These are the best tools to develop, test and deploy web sites based on usability, availability, stability and cost. They cover; creating and maintaining code with Komodo Edit, transferring files to and from servers using Filezilla, duplicating sites locally to make and test changes locally on the L/WAMPP stack, debugging with Firebug, and producing and modifying graphics with Gimp. All of these packages are free to use, run on Linux and Windows, have a stable user community and are capable of producing professional web sites.
Of course, once you’ve written your code you need to get it to where it needs to be used. In an ideal world everyone would use integrated version control – pop things in at one location and pop them out at another with a minimum of intervention. We don’t live in an ideal world so for file transfers I use Filezilla, It supports secure file transfer, anonymous and account based logins and using alternate ports. The user interface is fairly good and I’ve found it to be extremely stable and not prone to hanging or crashing every few minutes. https://filezilla-project.org/
Serious web development requires a work area where you can make and test changes before you put them up. Many developers use multiple areas, one for individual testing, one for user testing, one for graphic work, etc. But you’ll need at least one and a self-contained Linux, Apache, MySQL, PHP (LAMP) package is an easy alternative to installing a web server, languages and a database from scratch. These packages are also available for WIndows and OSX. They allow you to have a web server with attached database and backend PHP support available with an easy install process. There are some gotchas however. If you need to make configuration changes in the web server, for example to increase the size of server assigned memory for example, you’ll have to do some digging to located the configuration files. And, if the hosting provider has a different version of Apache, MySQL or PHP than the ones installed by your hosting provider you may have conflicts. An hour or so of research will save you a lot of trouble, especially if you’re using complex applications. https://www.apachefriends.org/index.html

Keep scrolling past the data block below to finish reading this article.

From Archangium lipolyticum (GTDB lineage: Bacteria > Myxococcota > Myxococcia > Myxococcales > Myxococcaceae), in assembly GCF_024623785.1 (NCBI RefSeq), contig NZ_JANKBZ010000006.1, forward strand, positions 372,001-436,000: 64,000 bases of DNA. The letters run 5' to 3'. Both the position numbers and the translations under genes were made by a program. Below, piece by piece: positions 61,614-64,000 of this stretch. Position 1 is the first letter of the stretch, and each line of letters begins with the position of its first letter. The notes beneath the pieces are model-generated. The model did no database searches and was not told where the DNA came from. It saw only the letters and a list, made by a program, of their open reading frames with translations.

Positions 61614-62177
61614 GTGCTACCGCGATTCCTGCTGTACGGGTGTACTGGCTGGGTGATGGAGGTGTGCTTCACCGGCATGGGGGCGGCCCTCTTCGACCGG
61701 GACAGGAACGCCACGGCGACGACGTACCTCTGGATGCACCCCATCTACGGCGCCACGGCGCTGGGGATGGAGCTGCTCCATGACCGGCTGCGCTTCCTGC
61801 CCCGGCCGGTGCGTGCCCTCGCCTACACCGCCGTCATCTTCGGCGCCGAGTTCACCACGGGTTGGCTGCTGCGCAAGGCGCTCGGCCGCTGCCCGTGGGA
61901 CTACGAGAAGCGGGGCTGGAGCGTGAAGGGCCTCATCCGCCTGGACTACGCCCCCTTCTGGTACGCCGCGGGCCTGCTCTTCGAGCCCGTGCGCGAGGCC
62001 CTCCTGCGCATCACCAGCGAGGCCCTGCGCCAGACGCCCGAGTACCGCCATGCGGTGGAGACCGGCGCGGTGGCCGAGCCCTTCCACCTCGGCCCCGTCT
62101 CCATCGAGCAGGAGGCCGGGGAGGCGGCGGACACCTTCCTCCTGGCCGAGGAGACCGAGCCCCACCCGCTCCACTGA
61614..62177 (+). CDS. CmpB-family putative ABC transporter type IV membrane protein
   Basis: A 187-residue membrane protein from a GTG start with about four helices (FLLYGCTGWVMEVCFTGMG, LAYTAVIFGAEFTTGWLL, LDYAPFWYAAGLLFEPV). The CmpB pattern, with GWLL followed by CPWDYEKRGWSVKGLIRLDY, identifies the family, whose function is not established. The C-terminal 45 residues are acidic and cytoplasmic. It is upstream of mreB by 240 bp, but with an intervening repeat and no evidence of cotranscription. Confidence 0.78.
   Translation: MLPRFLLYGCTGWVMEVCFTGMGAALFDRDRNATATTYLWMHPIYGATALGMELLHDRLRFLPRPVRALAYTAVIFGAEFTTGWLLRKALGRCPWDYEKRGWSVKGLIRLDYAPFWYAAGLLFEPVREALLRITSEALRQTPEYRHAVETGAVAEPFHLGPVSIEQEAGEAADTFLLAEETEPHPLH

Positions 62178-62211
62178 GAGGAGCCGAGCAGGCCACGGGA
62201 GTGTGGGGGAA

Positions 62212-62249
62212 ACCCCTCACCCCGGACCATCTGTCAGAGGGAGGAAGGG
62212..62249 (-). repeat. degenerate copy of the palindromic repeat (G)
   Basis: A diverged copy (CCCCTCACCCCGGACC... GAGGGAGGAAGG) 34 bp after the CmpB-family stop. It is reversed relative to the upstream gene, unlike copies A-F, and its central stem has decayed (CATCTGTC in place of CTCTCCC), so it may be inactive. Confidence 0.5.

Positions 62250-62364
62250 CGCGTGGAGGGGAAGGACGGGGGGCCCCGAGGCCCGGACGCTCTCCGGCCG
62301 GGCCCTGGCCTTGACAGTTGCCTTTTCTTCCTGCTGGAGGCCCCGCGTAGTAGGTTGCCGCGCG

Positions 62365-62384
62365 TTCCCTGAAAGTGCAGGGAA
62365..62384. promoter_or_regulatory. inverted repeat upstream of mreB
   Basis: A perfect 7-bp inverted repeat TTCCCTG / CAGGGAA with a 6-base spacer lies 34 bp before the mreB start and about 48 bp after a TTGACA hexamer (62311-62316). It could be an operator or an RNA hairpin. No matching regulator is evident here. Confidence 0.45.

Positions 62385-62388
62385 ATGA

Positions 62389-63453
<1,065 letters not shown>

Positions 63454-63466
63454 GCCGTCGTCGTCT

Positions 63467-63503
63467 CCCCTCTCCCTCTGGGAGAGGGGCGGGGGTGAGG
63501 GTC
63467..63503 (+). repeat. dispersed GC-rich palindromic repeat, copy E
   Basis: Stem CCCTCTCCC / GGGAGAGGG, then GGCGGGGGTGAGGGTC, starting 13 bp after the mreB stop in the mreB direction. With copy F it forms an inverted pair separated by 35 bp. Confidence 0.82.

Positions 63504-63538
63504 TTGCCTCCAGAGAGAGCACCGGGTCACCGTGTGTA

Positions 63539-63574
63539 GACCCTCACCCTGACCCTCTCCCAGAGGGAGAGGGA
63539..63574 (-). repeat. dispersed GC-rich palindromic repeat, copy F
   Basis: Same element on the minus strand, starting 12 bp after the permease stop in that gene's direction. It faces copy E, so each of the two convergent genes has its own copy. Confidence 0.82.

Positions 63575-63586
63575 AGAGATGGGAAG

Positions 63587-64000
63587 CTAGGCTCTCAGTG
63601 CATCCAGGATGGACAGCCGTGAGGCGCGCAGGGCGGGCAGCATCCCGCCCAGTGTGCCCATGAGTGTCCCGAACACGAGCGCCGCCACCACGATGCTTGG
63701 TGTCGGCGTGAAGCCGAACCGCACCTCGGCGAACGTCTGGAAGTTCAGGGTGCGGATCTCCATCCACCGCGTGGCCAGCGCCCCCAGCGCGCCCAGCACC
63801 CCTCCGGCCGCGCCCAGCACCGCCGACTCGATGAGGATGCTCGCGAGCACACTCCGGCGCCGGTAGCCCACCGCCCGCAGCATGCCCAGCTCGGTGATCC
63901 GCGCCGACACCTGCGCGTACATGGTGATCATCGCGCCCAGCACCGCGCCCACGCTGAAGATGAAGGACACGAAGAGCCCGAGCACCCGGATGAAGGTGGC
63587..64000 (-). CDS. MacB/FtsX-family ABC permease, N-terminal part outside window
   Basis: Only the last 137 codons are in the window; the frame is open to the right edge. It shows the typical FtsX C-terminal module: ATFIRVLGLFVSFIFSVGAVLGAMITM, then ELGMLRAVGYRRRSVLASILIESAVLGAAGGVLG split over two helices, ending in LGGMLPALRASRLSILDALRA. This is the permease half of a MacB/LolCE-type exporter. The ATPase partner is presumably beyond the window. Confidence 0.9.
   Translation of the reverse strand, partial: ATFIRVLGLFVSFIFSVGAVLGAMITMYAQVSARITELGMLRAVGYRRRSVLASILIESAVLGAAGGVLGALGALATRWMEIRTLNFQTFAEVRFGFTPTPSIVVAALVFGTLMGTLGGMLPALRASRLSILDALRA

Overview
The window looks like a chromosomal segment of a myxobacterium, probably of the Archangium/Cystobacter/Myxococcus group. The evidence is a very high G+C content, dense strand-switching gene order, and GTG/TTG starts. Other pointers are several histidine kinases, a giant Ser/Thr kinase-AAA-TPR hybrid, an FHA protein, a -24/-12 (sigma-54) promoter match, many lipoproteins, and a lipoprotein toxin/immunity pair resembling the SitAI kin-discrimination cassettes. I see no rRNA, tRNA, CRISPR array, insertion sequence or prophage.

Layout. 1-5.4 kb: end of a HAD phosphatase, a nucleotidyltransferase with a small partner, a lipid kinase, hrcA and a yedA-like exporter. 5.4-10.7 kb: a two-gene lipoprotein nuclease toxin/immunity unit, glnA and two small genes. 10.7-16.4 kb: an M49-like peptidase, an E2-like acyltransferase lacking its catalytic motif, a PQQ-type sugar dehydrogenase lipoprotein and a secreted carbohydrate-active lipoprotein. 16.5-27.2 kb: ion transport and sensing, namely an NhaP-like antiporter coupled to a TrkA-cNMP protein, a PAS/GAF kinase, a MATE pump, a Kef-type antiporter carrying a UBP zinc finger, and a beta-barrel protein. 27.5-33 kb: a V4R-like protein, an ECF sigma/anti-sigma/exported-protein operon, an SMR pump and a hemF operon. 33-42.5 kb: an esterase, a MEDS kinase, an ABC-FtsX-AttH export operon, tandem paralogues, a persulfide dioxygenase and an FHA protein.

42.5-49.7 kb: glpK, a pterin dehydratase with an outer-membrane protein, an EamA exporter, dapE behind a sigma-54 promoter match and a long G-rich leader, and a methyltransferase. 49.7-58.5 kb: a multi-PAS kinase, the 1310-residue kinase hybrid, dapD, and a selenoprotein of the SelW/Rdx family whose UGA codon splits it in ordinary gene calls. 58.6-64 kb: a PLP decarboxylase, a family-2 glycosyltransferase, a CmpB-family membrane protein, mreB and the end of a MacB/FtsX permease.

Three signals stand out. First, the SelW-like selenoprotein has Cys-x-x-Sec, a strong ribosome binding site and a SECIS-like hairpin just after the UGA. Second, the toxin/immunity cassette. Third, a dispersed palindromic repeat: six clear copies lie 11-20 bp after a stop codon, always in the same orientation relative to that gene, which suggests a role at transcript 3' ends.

You don’t need to be a graphics whiz to make good looking and functional web sites but you do need to source graphics, whether from public archives, artists or original creation, manipulate them until they fit your requirements and insert them into your sites. Gimp is the best free tool available for this although there are many graphic editors available. Photoshop is the most widely used one, but it’s expensive so I don’t use it. It’s true that Photoshop has capabilities (available at a price) far beyond Gimp but for the vast majority of web work Gimp will do the job – if you need something that only Photoshop can do you’re probably better off to hire a professional graphics person than buy a copy and do it yourself. Some people are better at graphics work than others (I am not very good myself) but investing the time to learn to scale, transform, manipulate layers and add text will really pay off for any web developer. Graphics are a very large part of web work and even if you’re working with a team of graphic artists knowing the vocabulary and basics will help you. http://www.gimp.org/
If you’re employed as a web developer your choice of tools at work may be limited by policy or requirements. But having a tool kit that’s freely available, easy to use and tied into an active community is extremely useful for educating yourself and for working on self-directed projects. Given the rate of change in this area anyone hoping to make a living at it is going to need all the help they can get in keeping up. If you’re working as a freelancer of support a web site for a small organization or company these tools will let you do your job without paying through the nose.